Ola Kozlova – Solo Exhibition
Hannah King – I Can’t Do Anything
Thursday, 9th June – Thursday, 21st July
‘I Can’t Do Anything’ is a series of paintings by Hannah King exploring female instincts, introspection, and the wildish nature of women. Originally inspired by an X-Ray Spex song of the same name, this exhibition tells a story of creativity, and fighting the urge to conform.
Hannah King is a painter and illustrator from Gateshead. Having studied illustration at Middlesex University, she has exhibited work at the London Poetry Society Café and Kingsgate Gallery, Holborn. Since graduating, Hannah has been nominated for an Association of Illustrators award and subsequently shown a piece at Somerset House, been featured in the Stool Pigeon magazine and enjoyed working on commissions.
Mainly inspired by everyday, almost mundane, thoughts, feelings and experiences, Hannah then combines these with vivid dreams, books, music and cultural icons. Covering themes of sexuality, growth, and femininity, these bold pieces combine tongue-in- cheek humour with strong, thoughtful intentions.
Liam Collins – Audiotypes
Thursday, 9th June – Thursday, 21st July
Audiotype images are created using a unique photographic process; they are a combination of a long exposure portrait and a visulisation of a recording of the subject’s speaking voice. The images contain more of the person than a traditional photographic portrait; they contain their voice and their mannerisms captured through sonic visualisation.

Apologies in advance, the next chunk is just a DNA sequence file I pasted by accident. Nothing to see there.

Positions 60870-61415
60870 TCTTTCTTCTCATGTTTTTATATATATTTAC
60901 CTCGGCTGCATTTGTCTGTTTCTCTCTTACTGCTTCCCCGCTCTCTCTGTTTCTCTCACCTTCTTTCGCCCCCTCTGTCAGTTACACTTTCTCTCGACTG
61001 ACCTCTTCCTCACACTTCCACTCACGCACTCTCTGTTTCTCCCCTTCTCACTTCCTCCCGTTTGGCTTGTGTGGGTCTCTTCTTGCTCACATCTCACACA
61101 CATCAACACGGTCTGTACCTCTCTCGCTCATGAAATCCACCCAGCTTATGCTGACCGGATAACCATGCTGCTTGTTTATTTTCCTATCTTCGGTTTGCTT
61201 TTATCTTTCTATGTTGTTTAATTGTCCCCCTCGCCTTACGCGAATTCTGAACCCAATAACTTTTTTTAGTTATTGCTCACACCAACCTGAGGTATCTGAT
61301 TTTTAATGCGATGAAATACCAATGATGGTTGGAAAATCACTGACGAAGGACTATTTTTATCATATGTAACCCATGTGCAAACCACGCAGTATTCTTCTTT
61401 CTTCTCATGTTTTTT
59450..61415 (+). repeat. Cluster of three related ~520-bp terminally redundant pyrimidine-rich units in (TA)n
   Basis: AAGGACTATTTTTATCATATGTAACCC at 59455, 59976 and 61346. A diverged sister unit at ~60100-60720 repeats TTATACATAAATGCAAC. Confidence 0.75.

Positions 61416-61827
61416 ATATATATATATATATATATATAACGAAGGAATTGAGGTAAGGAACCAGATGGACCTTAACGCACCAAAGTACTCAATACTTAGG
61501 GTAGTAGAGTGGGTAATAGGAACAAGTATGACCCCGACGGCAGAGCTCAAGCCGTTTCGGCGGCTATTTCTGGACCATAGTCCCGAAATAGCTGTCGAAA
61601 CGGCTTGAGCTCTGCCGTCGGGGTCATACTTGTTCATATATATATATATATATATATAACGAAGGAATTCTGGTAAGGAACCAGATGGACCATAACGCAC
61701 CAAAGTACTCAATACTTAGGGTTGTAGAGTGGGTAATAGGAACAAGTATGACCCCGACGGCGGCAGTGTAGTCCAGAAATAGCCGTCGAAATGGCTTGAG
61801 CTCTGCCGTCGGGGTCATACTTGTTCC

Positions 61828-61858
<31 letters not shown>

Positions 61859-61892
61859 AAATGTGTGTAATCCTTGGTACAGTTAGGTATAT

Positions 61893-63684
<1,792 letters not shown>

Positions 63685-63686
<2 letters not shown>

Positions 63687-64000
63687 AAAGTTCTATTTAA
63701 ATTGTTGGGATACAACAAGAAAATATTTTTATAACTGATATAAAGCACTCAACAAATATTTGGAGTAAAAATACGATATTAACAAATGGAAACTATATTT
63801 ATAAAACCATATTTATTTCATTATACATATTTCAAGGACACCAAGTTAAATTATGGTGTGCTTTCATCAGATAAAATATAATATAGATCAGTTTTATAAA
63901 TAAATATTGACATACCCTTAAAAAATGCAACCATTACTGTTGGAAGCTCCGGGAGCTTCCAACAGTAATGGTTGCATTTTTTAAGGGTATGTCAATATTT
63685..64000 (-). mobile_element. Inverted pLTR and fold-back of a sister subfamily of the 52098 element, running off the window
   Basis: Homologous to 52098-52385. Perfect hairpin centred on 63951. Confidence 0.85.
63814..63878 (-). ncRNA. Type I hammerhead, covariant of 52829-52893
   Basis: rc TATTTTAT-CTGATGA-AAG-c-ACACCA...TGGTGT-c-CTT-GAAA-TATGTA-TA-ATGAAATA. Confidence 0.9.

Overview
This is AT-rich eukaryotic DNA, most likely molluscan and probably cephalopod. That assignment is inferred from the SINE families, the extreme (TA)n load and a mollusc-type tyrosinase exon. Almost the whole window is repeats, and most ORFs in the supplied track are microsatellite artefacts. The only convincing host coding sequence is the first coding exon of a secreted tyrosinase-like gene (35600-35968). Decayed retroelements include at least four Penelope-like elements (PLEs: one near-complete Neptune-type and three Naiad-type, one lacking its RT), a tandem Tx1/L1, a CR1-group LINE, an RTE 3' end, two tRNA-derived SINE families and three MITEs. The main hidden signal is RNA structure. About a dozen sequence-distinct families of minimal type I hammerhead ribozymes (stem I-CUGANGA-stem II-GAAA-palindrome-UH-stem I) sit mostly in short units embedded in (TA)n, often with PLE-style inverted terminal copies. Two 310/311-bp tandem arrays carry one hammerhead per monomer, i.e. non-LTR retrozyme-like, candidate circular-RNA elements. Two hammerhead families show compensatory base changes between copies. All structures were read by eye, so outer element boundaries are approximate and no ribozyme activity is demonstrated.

Liam Collins (b.1993, Newcastle Upon Tyne, UK) is a recent photography graduate of the University of Cumbria. He has been involved in several group exhibitions in Carlisle, Newcastle Upon Tyne, London and Berlin. In 2014 he was awarded the Young Cumbrian Artist of the Year award for the series Audiotypes which is presented here.
Urban Junk – The Late Shows 2016
Saturday, 14th May, 7pm-11pm
Smoothies? Art & music? Cocktails? If any of these sound like your sort of thing then visit our urban junk project space!
System is joining forces with the Ugly Ducking pop-up bar to create a space where art and ‘waste’ collide. All drinks, whether they are beer or juices, will be made from up-cycling edible food waste.
Experience the Arthur’s Hill-Billy sound system, playing tracks from local DJ’s. To add to this madness we will be celebrating the end of the CUT exhibition, where you are invited to take part in creating a vibrant collaborative collage, as well as the up-cycling workshops.
CUT – Exploring Collage, Part 2
Exhibition preview: 7pm, Thursday 28th of April, 2016
This second installment of CUT opens at 7pm, Thursday 28th April featuring work from Paula Adams and Pipi Lovell-Smith.
Paula Adams makes work that is at once sculpture, painting and photographic print. Using what is available (a room, a photograph, personal possessions) paring this down, cutting it up, re-assembling it, drawing onto it – getting past its surface appearance to create different sets of visual meanings. The work resonates with Duchamp’s comment that, to ‘create’ is to insert an object into a new scenario, to consider it a character in a narrative, which gives objects an anthropomorphic connotation and implies that a particular relationship is generated from the simple positioning of one thing next to another.
Pipi Lovell-Smith’s focus is to explore narrative, and how we tell stories about ourselves – both in the past and present tense.